Can a Jellyfish Unlock the Secret of Immortality?

PSM V33 D765 TurritopsisSo there might just be something positive to say about jellyfish after all. Nathaniel reports for the New York Times:

After more than 4,000 years — almost since the dawn of recorded time, when Utnapishtim told Gilgamesh that the secret to immortality lay in a coral found on the ocean floor — man finally discovered eternal life in 1988. He found it, in fact, on the ocean floor. The discovery was made unwittingly by Christian Sommer, a German marine-biology student in his early 20s. He was spending the summer in Rapallo, a small city on the Italian Riviera, where exactly one century earlier Friedrich Nietzsche conceived “Thus Spoke Zarathustra”: “Everything goes, everything comes back; eternally rolls the wheel of being. Everything dies, everything blossoms again. . . .”

Sommer was conducting research on hydrozoans, small invertebrates that, depending on their stage in the life cycle, resemble either a jellyfish or a soft coral. Every morning, Sommer went snorkeling in the turquoise water off the cliffs of Portofino. He scanned the ocean floor for hydrozoans, gathering them with plankton nets. Among the hundreds of organisms he collected was a tiny, relatively obscure species known to biologists as Turritopsis dohrnii. Today it is more commonly known as the immortal jellyfish.

Sommer kept his hydrozoans in petri dishes and observed their reproduction habits. After several days he noticed that his Turritopsis dohrnii was behaving in a very peculiar manner, for which he could hypothesize no earthly explanation. Plainly speaking, it refused to die. It appeared to age in reverse, growing younger and younger until it reached its earliest stage of development, at which point it began its life cycle anew.

Sommer was baffled by this development but didn’t immediately grasp its significance. (It was nearly a decade before the word “immortal” was first used to describe the species.) But several biologists in Genoa, fascinated by Sommer’s finding, continued to study the species, and in 1996 they published a paper called “Reversing the Life Cycle.” The scientists described how the species — at any stage of its development — could transform itself back to a polyp, the organism’s earliest stage of life, “thus escaping death and achieving potential immortality.” This finding appeared to debunk the most fundamental law of the natural world — you are born, and then you die…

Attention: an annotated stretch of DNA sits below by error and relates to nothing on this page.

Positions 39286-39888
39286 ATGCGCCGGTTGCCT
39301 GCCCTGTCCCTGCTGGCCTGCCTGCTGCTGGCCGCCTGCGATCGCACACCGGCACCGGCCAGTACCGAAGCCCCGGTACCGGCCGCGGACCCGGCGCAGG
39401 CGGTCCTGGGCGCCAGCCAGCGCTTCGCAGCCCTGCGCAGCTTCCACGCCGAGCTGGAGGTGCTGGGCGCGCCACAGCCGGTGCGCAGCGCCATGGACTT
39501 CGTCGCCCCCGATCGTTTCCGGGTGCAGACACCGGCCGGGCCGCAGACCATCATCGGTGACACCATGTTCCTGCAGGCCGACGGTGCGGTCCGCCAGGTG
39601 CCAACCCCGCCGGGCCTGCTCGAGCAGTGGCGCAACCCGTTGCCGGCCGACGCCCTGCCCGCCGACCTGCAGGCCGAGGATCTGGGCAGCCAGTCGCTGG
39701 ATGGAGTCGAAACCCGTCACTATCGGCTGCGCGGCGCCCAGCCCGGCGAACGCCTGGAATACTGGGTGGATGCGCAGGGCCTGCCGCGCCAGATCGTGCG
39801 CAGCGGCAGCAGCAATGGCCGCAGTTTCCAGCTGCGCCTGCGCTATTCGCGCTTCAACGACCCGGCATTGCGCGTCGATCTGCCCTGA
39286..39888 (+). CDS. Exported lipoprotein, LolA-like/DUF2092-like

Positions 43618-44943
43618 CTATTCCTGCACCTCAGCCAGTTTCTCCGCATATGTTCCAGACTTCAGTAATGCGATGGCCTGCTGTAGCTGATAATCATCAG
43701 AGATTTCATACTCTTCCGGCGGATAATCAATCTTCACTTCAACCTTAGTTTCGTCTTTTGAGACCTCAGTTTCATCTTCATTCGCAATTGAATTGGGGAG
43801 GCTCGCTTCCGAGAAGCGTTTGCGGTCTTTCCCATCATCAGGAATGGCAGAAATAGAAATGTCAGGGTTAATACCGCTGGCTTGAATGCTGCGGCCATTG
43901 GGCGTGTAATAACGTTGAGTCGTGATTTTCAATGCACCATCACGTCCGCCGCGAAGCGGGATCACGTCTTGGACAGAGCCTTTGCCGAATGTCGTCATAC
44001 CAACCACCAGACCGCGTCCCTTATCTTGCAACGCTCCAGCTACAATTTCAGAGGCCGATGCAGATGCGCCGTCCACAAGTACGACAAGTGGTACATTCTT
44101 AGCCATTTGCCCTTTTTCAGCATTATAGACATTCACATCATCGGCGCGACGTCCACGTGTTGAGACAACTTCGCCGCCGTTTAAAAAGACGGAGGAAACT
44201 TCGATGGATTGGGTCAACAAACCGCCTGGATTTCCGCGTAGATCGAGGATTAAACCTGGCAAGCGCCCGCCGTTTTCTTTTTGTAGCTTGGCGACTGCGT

[continues in the New York Times]

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  • http://twitter.com/TedHeistman Ted Heistman

    So I guess to be immortal we would all have to become Benjamin Button!

  • BuzzCoastin

    death keeps gross stupidity in check
    & cleans the gene pool
    jellyfish may not need that, but humans do

    • http://www.zoboprepublic.wordpress.com/ zobop republic

      Screw that! I want to live a long time.

  • DestroyErase

    We don’t know how many times it can pull off this hat trick though. Contain one and study it for as long as it regresses back and forth. If it stops doing that and dies, you’ll know they have limits towards how long they can cheat death. If it does not die, then we will never know if it is truly immortal; if its lifespan transcends human existence and lives past the age of the last living human, we still would not know if it is immortal, or simply waiting patiently for the last sentient being to leave its company so it may die in solitude.

  • davakins

    jellyfish may or may not be for or against, but yeah, maybe no…ask Richard Lewis

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